N. W. Rhino
*sadly, the baby southern white rhino featured here, Ringo, and the adult northern white rhino Sudan, have both died.
Gibbens, Sarah. "After Last Male Death, Is the Northern White Rhino Doomed?" National Geographic, National Geographic Society, 20 Mar. 2018, https://www.nationalgeographic.com/news/2018/03/northern-white-rhino-male-sudan-death-extinction-spd/. Accessed 23 Mar. 2020
"Northern White Rhino." International Rhino Foundation, rhinos.org/tough-issues/northern-white-rhino/. Accessed 23 Mar. 2020.
Amazing News for Northern White Rhinos. Ol Pejeta Conservancy, 2019. https://olpejetaconservancy.org/wildlife/rhinos/northern-white-rhinos/
Alongi, Jenise, editor. "Rhino Facts." Animal Facts Encyclopedia, 2016, Accessed 5 Apr. 2020.
*all pictures used with permission, and/or taken from the sites above.
Northern White Rhinos
The Northern White Rhino is a subspecies of the White Rhino; the other subspecies, the Southern White Rhino, is not nearly as endangered as they are. Northern White Rhinos used to live in Uganda, Chad, the DRC, Sudan, and the Central African Republic but now, tragically, there are only two left in the world. This subspecies has lived for millions of years, but humans have forced them to the point of extinction. There are 5 species of rhinos, and all are endangered except one, which used to be endangered. The White rhino is not called so because it's white; both the white and black rhinos are grey, but because of a mistranslation of the worldwide. The white rhino's mouth is wider, and the black rhino often rolls in black mud, giving it its name. Rhinos don’t usually charge at humans unless they feel threatened. Their horn is made out of keratin, the same material fingernails are made of.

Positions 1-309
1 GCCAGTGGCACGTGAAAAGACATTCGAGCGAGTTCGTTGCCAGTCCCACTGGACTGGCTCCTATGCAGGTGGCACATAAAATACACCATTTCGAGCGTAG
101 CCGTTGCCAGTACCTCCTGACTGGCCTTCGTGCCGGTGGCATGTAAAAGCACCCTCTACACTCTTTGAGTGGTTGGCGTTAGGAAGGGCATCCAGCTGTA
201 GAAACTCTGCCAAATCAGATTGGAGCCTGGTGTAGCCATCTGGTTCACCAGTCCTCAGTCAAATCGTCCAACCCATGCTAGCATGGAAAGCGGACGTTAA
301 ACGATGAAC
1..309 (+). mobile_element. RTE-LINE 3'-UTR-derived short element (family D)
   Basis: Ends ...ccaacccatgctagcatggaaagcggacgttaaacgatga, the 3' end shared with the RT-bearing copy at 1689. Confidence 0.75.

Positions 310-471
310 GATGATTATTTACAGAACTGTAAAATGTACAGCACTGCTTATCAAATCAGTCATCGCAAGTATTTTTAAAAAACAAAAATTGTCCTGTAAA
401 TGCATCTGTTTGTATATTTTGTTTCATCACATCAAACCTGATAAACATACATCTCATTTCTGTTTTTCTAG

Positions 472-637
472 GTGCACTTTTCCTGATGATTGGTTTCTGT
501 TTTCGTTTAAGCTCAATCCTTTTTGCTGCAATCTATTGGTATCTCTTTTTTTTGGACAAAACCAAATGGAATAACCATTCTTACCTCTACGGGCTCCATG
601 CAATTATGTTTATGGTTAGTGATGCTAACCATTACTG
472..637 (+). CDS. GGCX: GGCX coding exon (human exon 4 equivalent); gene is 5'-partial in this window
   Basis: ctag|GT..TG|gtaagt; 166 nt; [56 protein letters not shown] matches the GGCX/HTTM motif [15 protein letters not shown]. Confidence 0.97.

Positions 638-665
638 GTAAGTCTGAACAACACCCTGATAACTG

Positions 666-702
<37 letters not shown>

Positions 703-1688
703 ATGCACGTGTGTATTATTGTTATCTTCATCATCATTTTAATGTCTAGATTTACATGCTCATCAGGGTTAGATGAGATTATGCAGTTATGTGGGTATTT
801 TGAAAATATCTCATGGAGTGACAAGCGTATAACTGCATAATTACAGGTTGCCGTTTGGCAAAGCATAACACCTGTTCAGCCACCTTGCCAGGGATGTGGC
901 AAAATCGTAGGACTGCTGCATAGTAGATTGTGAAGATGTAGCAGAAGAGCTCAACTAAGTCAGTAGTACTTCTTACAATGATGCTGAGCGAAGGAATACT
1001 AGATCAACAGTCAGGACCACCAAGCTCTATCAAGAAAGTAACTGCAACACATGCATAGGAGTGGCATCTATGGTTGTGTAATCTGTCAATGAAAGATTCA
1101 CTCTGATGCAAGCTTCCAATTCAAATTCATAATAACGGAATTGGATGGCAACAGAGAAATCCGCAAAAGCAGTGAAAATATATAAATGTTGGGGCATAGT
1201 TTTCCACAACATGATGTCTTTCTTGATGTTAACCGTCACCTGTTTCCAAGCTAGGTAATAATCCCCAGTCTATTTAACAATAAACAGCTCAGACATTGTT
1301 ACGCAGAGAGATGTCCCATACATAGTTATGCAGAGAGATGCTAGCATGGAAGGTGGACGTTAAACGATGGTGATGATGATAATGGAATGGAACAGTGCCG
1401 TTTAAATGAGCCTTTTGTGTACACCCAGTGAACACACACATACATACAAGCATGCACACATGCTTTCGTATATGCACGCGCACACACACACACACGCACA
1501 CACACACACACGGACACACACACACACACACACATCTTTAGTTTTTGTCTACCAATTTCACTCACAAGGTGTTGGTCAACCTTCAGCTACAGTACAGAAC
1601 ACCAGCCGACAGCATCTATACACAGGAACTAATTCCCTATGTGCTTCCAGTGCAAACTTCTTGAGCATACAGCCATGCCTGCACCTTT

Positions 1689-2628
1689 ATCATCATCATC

Why Are They Endangered?
Rhinos are the victims of a lot of poaching. They are poached for their skin and horns. The last two rhinos have to be under armed guards all day and night to protect against poaching. Rhinos horns are believed to be helpful as a medicine, and many people pay a lot of money for a horn. Some conservationists will remove rhinos’ horns to protect against poachers, but some poachers will kill dehorned animals anyway. They do this so they don’t keep hunting a dehorned animal and waste time. Most poachers will just kill the rhinos to get the horn, but often, even if they remove it, the rhino still dies. When someone removes the horn of a rhino they have to leave some keratin behind otherwise the rhino will be hurt. Most poachers don’t do that. The last two N. W. Rhinos are both female and incapable of reproduction. Since there is no hope of saving the species naturally, scientists are turning to other ways. Sex cells were taken from the male Northern White Rhinos before they died in the hope of being able to impregnate a southern white rhino with them.
Rhinos have been on earth for a long time, and their near extinction will have consequences on the environment. They also help communities by bringing in tourists who come to see the rhinos. In 2018, when the last male, Sudan, died, many people started thinking that there is no way to save the species, as they were extinct in the wild. It is awful to contemplate that the rhino has survived for so long and this species has now been driven so close to extinction that there is no way to naturally bring them back. Rhinos have survived many things, but like so many other animals, humans have destroyed their normal lifestyle.
What Can You Do?
The main thing is not to buy rhino products. It's the demand for rhino products that keeps making poachers kill the rhinos. If we stop buying rhino products we can try and stop this from happening to the other rhino species. You can also donate to the Ol Pejeta Conservancy, which is the conservancy that houses, guards, and takes care of the last two Northern White Rhinos. Of course, you can also bring attention to what's happening to the Northern White Rhino and other rhino. The N. W. Rhino may be extremely close to extinction, but maybe we can save the other rhino species. Some are very close to being in the same peril situation the N. W. Rhino is in; for example, the Javan Rhino has less than 70 animals left, and they all live in the same place.